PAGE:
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The Vanguard Energy ETF (NYSEARCA:VDE) is currently one of the better performing exchange traded funds and one that investors can turn to now that it seems that the Fed may gradually be ending quantitative easing. The end of QR will cause interest rates to rise, which removes one of the main reasons for investing in an ETF, mainly the higher interest income an investor can get compared with other types of investments.

VDE is an ETF that is designed to track the performance of the MSCI US Investible Market Energy Index, which consists of stocks from companies of various sizes in the energy sector. These companies are involved in various activities in the energy sector ranging from exploration, production, refining and transport of oil and gas products to energy-related services such as the provision of drilling equipment and oil rigs.

VDE has net assets of $2.5 billion and a median market capitalization of $40 billion, as well as an expense ratio of 0.34%, making it one of the more affordable ETFs, compared with the average expense ratio of 0.44 percent. This means that you will pay some $3.30 in annual fees for every thousand dollars that you invest. The most recent closing price of the Fund is $112.41, up 20% from the closing level of $93.59 from the previous year. According to its annual report [pdf] for the fiscal year ended January 31, 2013, the Fund returned some 4% to its investors, slightly outpacing its benchmark index. Results were boosted by the rebound of natural gas and crude oil prices, which helped lift energy stocks. Another positive factor that helped boost the Fund is the unexpected increase in U.S. energy production as the greater economy shows signs of recovery.

Big-Ticket Energy Stocks

What analysts find attractive about VDE is the inclusion of big-ticket energy stocks in its holdings, which will help the fund withstand any downturns in the energy sector. The Fund has 128 stocks in its holdings and its top 10 holdings include companies like Exxon Mobile (NYSE: XOM) and Chevron (NYSE: CVX), the two biggest U.S. energy corporations. These big companies have diversified operations on many parts of the energy supply chain, which helps ameliorate the effect if a particular project should fail, i.e. if a drilling operation fails to find oil. In addition, since these companies may have operations in both refining and distribution, they are less exposed to factors such as falling energy prices.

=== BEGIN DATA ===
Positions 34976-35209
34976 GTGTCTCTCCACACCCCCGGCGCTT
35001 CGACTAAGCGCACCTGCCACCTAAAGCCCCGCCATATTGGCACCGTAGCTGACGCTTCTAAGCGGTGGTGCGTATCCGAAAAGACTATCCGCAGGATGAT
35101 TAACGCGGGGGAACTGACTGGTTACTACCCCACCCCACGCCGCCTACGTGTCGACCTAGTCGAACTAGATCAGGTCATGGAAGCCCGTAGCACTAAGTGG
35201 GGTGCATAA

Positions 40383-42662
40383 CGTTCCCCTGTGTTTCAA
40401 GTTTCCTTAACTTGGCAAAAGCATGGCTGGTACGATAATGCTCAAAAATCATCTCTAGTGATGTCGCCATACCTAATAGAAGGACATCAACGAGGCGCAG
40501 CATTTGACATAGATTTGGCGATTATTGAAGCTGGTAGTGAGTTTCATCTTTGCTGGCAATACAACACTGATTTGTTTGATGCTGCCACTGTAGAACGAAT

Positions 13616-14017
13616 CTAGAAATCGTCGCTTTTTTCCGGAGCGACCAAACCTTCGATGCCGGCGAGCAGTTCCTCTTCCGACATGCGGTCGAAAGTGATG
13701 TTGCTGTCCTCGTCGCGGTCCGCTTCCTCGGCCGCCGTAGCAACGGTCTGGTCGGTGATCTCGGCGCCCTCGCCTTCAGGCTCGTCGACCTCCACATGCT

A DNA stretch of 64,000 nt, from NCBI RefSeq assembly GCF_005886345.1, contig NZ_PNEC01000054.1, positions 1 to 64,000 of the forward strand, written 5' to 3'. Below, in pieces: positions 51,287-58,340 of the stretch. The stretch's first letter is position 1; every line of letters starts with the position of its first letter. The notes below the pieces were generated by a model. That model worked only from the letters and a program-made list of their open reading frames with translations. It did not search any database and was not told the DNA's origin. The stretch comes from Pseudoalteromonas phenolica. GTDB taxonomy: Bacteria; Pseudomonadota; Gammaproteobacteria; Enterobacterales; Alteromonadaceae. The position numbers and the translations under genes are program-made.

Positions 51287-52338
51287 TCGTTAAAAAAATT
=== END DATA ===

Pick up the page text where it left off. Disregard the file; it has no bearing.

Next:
Exxon and Chevron jointly make up some 35.6% of the Fund's total net assets as of the first quarter of 2013, and are among the highest ranked energy companies by analysts. The share prices of both companies are also performing well, with Exxon's current closing level of $89.80 up nearly 8% on a year-to-date basis while Chevron was higher by some 15 percent. According to S&P Capital IQ, which gave both stocks five-star ratings, the companies both have strong upstream project portfolios (the upstream sector includes production and exploration activities) as well as downstream operations (refining, marketing and distribution).

The third largest stock holding in VDE's portfolio is Schlumberger (NYSE: SLB), which accounts for 5.7% of total net assets. Schlumberger is the largest provider of technology, information solutions and project management to clients in the oil and gas industry. The current closing price of its stock is $71.81, representing a nearly 17% increase over the past year. SLB has revenues of $42.90 billion as of the quarter ended March 31, 2013, and a market capitalization of $95.47 billion.

The Bottom Line

The U.S. is currently in the midst of an energy boom, which can boost energy stocks. The Department of Energy is currently fielding applications to export natural gas, and has currently approved two of them. There is every indication that the DOE will speed up the approval process in the wake of increased U.S. production coupled with booming demand overseas. All three of the companies that are heavily overweighted in VDE are expected to benefit greatly from the energy boom, Schlumberger because of its billion dollar research and development budget, which allows it to find new ways to exploit energy resources, and Chevron and Exxon because these companies are big enough to withstand government or regulatory interference with their operations.

If the energy boom is sustainable in the long term, it also bodes well for investors who intend to hold on to their VDE shares long term. In its performance summary for the fiscal year ended January 31, 2013, the company reported that investors who had held on to their shares for a 10-year period (from 2003 to 2013) enjoyed a final value of $42,114 on their initial investment of $10,000, or an average annual total return of 15.46% over the 10-year period, which is higher than the average of the Spliced Energy Index and the Global Natural Resources Funds.

Disclosure: I have no positions in any stocks mentioned, and no plans to initiate any positions within the next 72 hours. I wrote this article myself, and it expresses my own opinions. I am not receiving compensation for it (other than from Seeking Alpha). I have no business relationship with any company whose stock is mentioned in this article.

Source: Is It Smart To Keep Vanguard Energy ETF Part Of Your Portfolio?